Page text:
Jonathan Coe writes:
“My latest novel can be read in a number of ways: as a traditional English ‘comic novel’ in the tradition of Henry Fielding, Michael Frayn and Kingsley Amis; as an hommage to British comedy films of the 1930s, 40s and 50s; as a parody of Cold War spy fiction; and as the latest chapter in an interlocking network of novels and short stories which I have been writing for the last two decades.
For those who have not read anything by me before, I’ve tried to make it work as a self-contained novel. A quiet, unassuming but handsome young civil servant, Thomas Foley, is sent on a six-month assignment to Brussels, scene of the great World’s Fair of 1958. Expo 58 was an important historical event which still occupies a huge place in the collective memory of the Belgian people: the first such event after the Second World War, and a significant milestone in the reconciliation between the warring nations; the beginning of a closer co-operation between the European countries, shortly after the Treaty of Rome had been signed; and a landmark in the development of modern technology and architectural design. At the centre of it all was the Atomium which, since I first visited it in 2010, has become one of my favourite buildings in the world.
My imagination was sparked when a Belgian journalist told me how the American and Soviet pavilions had been placed almost side by side on the Expo site, a decision which he maintained was typical of the Belgian sense of humour. Of course, both countries were busy spying on each other at the time, and Expo 58 provided fertile ground for espionage. I set about devising a plot which would plunge the naive Thomas Foley into the thick of this treacherous situation, with the help of two British spooks who are clearly modelled on the characters of Charters and Caldicott from Hitchcock’s wonderful movie The Lady Vanishes – a personal favourite of mine.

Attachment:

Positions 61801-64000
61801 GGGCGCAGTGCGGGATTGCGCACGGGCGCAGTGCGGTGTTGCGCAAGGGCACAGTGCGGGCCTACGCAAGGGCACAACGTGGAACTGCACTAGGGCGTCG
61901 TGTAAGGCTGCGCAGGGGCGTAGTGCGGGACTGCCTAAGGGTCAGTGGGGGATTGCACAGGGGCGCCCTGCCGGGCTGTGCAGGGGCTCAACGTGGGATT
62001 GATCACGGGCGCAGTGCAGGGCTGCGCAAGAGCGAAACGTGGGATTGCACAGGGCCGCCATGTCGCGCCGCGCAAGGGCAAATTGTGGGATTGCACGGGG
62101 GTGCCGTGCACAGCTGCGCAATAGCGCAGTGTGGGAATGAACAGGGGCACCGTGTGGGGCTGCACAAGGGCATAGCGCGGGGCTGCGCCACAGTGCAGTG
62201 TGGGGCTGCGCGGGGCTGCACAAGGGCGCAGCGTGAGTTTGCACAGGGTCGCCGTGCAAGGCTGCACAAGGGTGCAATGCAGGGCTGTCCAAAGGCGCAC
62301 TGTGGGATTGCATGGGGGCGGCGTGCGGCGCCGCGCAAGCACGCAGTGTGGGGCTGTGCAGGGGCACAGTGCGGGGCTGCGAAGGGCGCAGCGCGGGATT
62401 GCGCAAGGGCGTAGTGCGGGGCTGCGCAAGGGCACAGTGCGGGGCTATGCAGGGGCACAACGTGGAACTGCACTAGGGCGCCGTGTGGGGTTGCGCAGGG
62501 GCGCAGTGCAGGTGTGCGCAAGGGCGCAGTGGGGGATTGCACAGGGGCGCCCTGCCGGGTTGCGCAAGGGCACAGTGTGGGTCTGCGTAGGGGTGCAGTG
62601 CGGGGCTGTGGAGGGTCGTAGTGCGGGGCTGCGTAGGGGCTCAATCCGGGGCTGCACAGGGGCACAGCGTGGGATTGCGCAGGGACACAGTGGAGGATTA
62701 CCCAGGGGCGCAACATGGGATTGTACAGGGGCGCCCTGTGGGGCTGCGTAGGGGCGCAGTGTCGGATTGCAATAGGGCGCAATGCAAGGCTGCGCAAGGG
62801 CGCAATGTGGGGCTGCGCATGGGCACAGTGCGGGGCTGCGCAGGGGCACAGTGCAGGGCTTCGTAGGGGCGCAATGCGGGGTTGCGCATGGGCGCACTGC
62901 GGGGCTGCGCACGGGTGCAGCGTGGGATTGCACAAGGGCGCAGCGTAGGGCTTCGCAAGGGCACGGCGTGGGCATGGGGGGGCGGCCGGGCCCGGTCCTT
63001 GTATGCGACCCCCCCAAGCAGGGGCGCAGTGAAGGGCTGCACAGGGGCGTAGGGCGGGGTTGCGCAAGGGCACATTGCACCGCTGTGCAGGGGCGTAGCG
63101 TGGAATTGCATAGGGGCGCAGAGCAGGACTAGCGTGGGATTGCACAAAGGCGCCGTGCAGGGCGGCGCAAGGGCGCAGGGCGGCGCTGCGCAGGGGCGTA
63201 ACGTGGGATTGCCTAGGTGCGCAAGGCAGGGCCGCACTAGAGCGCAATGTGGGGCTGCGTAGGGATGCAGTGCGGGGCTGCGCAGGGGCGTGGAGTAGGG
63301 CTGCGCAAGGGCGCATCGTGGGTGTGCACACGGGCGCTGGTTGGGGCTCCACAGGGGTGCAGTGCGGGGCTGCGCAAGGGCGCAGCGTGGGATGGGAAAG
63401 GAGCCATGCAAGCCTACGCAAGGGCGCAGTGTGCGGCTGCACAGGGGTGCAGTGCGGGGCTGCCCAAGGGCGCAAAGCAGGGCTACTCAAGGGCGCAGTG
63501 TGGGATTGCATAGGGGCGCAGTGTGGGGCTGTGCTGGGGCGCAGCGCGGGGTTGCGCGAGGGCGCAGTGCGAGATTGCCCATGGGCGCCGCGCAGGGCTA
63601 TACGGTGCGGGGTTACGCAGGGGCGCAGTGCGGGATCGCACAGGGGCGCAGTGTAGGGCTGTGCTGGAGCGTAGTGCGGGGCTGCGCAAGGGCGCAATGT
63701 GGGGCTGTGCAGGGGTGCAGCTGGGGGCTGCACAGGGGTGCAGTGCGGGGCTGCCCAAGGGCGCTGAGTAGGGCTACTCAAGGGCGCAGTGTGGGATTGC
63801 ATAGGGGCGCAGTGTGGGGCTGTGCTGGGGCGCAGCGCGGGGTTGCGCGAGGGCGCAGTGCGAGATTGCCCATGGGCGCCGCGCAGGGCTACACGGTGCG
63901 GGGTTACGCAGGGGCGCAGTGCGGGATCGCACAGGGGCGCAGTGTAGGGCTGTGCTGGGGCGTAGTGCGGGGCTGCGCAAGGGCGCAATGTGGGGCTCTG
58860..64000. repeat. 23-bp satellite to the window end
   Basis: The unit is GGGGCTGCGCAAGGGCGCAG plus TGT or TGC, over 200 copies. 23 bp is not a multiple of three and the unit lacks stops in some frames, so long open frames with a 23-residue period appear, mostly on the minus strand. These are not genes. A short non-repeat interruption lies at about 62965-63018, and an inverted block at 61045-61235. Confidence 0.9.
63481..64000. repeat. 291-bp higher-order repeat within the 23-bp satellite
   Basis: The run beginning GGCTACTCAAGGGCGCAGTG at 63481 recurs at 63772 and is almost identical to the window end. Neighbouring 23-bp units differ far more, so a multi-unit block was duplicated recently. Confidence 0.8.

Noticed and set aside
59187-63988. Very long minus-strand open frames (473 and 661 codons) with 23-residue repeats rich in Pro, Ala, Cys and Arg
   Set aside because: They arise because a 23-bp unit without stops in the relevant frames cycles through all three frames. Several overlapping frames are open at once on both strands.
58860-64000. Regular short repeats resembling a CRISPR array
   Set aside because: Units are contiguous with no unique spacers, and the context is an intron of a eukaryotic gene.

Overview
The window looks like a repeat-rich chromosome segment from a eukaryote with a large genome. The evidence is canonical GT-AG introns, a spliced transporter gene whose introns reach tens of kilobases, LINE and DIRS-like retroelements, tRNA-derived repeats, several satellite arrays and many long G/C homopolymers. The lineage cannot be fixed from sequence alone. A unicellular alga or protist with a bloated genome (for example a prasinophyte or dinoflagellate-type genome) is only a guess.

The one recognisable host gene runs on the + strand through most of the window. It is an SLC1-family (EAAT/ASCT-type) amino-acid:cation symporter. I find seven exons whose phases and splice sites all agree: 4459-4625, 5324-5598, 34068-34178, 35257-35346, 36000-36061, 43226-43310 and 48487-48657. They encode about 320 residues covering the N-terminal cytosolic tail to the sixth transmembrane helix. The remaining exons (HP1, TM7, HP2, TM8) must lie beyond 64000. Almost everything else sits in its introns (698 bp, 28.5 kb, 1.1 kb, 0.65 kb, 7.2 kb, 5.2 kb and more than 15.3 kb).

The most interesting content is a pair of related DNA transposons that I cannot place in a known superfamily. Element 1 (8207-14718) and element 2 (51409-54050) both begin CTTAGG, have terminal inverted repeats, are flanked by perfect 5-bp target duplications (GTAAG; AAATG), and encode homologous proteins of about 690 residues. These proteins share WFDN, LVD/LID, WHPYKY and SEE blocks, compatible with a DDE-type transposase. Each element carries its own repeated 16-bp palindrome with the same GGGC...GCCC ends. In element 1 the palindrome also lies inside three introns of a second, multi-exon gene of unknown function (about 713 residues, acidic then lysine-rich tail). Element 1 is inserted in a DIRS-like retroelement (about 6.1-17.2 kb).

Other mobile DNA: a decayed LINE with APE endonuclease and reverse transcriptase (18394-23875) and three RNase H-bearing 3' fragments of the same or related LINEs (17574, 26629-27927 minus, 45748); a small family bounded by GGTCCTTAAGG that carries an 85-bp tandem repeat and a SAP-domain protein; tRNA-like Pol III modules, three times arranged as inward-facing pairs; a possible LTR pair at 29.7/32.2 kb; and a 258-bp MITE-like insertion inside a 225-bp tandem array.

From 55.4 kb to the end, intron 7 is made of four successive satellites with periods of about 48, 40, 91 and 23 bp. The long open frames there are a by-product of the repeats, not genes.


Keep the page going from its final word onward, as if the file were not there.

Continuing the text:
Thomas Foley will be recognised by any readers who paid special attention to my novel The Rain Before It Falls: he is the brother-in-law of Rosamond, the narrator of that story. The two books are therefore related, although they are completely different in tone. Thomas also appears (although he is not named) in my short stories Ivy and Her Nonsense and Pentatonic.
Expo 58 is primarily a comic novel, but as usual there is also a melancholy dimension to the book. The Brussels World’s Fair of 1958 represented a moment of incredible optimism: there now seems to be a touching innocence, for example, when we look back on its faith in the benefits of technology. So in the end I have written a rather elegaic story, shot through with the sense of regret that seems inevitable when we look back on the hopes and dreams of an earlier era whether these dreams involve the peaceful co-existence of nations, or the possibility of love between individuals. ”